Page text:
Nearly four years ago, Google published a video previewing what it might be like to use an augmented reality headset. It showed all kinds of useful information hanging out in the corner of your vision, and then that same information lowering into your view as you needed to know critical details, like how to get from one place to another. That fascinating concept never made it to life — all we got was Google Glass.
But now BMW is taking some of that video's best ideas and turning them into a much more useful product. It's making a motorcycle helmet with a Glass-like heads-up-display, allowing information like speed limits, directions, and incoming phone calls to be displayed in your field of view. BMW is calling this helmet a concept for now, but it had a wearable demo on display at CES.
The helmet has an exceptionally snug fit — I'm told this is normal for motorcycle helmets — and it took me a minute to get the eyepiece in a place where I could read it. Once it was on, BMW put me on a stationary motorcycle, complete with rumbling, noise, and fans to throw wind in your face. It then started the bike off on a virtual drive, with a screen in front of me displaying an empty road that winds past fields of grass and along the side of a cliff.
It's immediately clear why this tech is useful
As soon as the ride started, a glowing green box appeared in the center of my vision, with the bike's increasing speed displayed on the left and its current gear displayed smaller on the right. Note that, unlike in BMW's promotional imagery, the demo I saw only included one color: green. The bigger problem for me was that the text was sitting right on top of the road. After adjusting the helmet a bit, I was able to get it to a comfortable spot off to the right, where I could see my speed without it getting in the way. I'm not sure where the display is supposed to sit; BMW shows it at the bottom, but I can't even imagine how it would get down there.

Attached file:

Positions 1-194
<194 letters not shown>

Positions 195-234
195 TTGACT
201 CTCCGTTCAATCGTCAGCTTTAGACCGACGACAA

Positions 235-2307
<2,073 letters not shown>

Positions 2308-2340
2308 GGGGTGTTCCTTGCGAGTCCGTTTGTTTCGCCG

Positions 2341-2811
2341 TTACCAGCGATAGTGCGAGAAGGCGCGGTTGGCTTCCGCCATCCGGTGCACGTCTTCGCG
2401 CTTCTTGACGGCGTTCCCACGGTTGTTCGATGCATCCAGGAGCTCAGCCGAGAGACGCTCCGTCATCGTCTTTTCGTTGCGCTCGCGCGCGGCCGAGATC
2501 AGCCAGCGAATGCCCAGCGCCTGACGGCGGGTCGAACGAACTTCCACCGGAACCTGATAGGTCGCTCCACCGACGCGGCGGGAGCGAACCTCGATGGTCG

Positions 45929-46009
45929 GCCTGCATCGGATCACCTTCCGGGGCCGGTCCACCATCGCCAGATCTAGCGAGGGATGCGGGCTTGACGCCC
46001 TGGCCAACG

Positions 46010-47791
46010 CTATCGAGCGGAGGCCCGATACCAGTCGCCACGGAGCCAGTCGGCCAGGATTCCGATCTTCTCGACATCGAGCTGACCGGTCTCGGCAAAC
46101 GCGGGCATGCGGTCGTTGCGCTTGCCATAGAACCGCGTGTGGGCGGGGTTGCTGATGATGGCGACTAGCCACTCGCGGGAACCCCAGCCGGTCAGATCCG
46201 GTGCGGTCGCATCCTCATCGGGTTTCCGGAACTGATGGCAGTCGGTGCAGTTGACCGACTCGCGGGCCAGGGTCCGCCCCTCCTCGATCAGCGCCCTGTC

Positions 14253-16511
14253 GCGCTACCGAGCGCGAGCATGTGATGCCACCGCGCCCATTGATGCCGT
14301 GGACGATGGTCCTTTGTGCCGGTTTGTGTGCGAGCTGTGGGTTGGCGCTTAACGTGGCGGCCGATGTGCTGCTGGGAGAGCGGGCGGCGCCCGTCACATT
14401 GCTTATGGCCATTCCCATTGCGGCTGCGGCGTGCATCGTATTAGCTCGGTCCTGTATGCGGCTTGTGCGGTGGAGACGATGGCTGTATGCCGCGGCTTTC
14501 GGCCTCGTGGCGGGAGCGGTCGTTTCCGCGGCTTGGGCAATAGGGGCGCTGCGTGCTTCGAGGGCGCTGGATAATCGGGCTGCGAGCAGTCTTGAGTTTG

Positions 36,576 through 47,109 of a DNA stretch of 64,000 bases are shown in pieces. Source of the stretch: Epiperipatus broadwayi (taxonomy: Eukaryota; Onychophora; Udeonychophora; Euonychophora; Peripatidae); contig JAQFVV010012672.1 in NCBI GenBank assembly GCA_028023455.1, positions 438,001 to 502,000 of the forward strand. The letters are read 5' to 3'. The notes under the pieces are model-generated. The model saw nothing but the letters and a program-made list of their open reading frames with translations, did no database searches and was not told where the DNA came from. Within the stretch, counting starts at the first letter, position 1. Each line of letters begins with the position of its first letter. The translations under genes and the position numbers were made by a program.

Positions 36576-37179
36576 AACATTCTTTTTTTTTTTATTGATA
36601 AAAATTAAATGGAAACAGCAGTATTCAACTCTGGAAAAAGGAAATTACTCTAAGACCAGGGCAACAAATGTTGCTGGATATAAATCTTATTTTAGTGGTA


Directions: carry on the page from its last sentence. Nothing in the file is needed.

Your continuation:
Still, even at this prototype stage, it was immediately clear how BMW's helmet can improve upon some of the key promises of Glass. For one, this is a motorcycle helmet — not something you're going to be wearing all day — so the eyepiece can be much bigger, making it easier to read. There's also an obvious and very helpful use case: motorcycle riders won't have to look down to see their speed; it also offers pertinent information — road safety updates, maps, and so on — that they otherwise wouldn't have a way to check.
BMW hopes to bring its helmet from concept to a retail product within a few years. It likely still has a lot to do. While the display, which comes from an augmented-reality eyepiece company called DigiLens, already works fairly well, much of the helmet's intelligence — its ability to connect to the bike and your phone — appears to be incomplete, explaining why BMW was showing a scripted, non-interactive demo. If BMW can get it all working, this helmet could be one of the first augmented reality headsets worth wearing.